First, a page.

The Catholic Comparative New Testament, edited by Jean Marie Hiesberger and published by Oxford University Press, should be a standard Bible study tool that all Catholics own and use. While there have been other parallel Bibles published recently that included Catholic translations, like The Complete Parallel Bible with the Apocryphal/Deuterocanonical Books or The Precise Parallel New Testament, this remains one of the only ones still in print.
The Catholic Comparative New Testament provides the reader with eight different Catholic, or Catholic approved, translations. The list includes the Douay-Rheims, RSV-CE, NAB, NRSV, Jerusalem Bible, NJB, Good News Bible, and Christian Community Bible. The translations are organized according to where they fit on the formal equivalence/dynamic equivalence spectrum. Thus, when you open up the book, the left page contains the DR, RSV-CE, NAB, and NRSV, while the right page has the JB, NJB, GN, and CCB. Also included are the original translators preface/foreword to each particular translation. I periodically like to compare the various translation philosophies for the different translations, so, at least for me, its nice to have them all compiled into one book.
The Catholic Comparative New Testament includes a short introduction by Hiesberger, which briefly covers topics ranging from the differences in translation philosophy to the ways of bringing the Scriptures into one's daily life. One of the best features of this parallel Bible is the design and typesetting. The type resembles the typical Oxford University Press style that one sees used in many Oxford NRSV editions. I find the overall layout of each page to be pretty good for a parallel Bible. While any such Bible edition of this design is going to be forced to use smaller text size to fit all eight translations, I think Oxford does an admirable job. This edition also succeeds in that it is not a massive book which takes up half of your backpack. While not compact, it is 9.1 x 6.3 x 1.8 inches, which makes it very portable.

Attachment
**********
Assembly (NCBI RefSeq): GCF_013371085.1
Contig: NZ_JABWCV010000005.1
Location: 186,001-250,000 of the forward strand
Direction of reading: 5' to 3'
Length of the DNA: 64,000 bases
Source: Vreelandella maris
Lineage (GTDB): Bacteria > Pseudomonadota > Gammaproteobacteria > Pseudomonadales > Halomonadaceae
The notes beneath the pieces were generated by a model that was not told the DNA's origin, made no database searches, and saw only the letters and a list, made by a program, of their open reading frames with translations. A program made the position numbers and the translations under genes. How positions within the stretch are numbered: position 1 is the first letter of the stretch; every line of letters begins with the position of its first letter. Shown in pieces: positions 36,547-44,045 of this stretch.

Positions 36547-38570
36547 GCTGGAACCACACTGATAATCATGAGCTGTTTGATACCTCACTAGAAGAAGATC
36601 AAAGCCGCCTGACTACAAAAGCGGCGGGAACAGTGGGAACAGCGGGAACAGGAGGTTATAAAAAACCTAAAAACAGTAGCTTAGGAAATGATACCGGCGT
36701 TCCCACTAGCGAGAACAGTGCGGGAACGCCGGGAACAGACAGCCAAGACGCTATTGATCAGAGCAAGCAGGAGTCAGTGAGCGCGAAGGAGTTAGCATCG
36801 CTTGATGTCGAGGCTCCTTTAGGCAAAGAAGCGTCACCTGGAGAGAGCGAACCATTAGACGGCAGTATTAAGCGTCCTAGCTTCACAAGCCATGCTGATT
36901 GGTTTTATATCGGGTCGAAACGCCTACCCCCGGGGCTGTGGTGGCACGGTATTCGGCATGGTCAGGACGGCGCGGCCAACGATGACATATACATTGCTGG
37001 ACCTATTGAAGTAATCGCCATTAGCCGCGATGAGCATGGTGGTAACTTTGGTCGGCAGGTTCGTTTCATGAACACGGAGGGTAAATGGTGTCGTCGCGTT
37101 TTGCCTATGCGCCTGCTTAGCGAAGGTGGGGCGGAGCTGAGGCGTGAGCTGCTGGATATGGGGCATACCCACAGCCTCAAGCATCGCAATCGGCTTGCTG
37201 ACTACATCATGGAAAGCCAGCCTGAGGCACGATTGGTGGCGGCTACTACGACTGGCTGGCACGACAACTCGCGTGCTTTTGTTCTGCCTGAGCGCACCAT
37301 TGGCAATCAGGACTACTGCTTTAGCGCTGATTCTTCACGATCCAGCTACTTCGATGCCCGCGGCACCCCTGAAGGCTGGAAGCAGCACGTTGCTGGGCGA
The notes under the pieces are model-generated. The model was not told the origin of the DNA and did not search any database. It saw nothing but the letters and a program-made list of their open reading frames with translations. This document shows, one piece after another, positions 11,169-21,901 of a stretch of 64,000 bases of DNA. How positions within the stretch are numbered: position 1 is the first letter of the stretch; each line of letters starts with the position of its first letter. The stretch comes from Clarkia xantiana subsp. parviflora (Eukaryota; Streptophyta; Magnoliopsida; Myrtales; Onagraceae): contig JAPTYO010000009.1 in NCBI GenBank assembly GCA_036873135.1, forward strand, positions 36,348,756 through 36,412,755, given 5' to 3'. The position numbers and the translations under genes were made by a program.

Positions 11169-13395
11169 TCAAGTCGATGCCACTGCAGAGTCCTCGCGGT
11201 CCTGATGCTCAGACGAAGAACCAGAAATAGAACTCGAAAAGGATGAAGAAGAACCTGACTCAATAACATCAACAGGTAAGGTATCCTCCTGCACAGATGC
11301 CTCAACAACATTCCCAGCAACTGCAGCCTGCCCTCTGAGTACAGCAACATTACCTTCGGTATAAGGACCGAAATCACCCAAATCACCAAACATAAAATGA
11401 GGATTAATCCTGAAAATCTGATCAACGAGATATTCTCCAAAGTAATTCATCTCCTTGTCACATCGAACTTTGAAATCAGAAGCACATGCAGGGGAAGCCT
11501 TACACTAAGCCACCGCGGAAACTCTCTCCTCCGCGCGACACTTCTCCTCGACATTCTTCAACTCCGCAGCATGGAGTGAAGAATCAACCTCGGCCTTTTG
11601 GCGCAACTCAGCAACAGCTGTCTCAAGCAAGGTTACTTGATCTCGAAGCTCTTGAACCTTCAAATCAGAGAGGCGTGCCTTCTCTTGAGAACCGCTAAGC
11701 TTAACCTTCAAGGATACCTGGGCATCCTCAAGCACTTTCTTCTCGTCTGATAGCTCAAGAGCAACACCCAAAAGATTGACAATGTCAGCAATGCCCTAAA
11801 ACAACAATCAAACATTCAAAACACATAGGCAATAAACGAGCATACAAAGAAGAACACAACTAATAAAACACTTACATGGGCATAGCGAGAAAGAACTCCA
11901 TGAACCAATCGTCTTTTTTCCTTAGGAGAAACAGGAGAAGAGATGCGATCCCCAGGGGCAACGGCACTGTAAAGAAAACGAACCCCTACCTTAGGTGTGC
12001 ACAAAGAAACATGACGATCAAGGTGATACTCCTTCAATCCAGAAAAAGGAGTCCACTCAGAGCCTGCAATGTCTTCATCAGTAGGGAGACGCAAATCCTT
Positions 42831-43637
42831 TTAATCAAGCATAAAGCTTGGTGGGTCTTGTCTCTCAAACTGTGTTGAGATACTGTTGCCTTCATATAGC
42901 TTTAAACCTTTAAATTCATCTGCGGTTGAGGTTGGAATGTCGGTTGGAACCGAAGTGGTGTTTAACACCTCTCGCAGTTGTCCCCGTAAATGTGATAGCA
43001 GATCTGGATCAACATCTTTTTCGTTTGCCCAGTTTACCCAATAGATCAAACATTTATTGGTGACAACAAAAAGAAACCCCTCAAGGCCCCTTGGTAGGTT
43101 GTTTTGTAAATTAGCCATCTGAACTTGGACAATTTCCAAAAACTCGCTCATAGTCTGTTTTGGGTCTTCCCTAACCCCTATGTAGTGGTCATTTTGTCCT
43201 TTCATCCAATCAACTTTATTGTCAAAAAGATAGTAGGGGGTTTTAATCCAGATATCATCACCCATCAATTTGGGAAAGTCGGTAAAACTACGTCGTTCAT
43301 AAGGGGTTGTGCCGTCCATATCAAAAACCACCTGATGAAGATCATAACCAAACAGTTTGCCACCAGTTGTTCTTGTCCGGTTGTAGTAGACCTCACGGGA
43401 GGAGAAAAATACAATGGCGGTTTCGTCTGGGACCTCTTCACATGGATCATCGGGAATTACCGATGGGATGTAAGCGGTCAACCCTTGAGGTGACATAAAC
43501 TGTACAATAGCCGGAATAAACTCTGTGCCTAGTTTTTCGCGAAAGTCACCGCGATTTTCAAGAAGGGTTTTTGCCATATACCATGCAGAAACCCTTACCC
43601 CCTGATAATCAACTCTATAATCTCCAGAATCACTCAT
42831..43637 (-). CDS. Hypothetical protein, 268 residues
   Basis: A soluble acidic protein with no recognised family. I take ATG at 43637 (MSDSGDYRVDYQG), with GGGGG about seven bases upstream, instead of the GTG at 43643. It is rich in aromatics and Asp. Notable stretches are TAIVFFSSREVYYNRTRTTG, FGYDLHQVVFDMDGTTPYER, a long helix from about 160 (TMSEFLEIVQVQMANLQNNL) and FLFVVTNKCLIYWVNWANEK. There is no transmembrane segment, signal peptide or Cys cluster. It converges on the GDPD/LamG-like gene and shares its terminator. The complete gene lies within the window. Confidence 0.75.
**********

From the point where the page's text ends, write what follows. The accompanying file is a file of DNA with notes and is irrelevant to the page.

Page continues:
Overall, The Catholic Comparative New Testament is a fine study tool for Catholics. If I had one minor complaint, it would be that I would rather have the latest Greek text and the Nova Vulgata included. Although having said that, I am not sure which two translations I would have liked to have seen removed. My guess would probably be the Good News and Christian Community Bible, which I rarely see any Catholic American reading.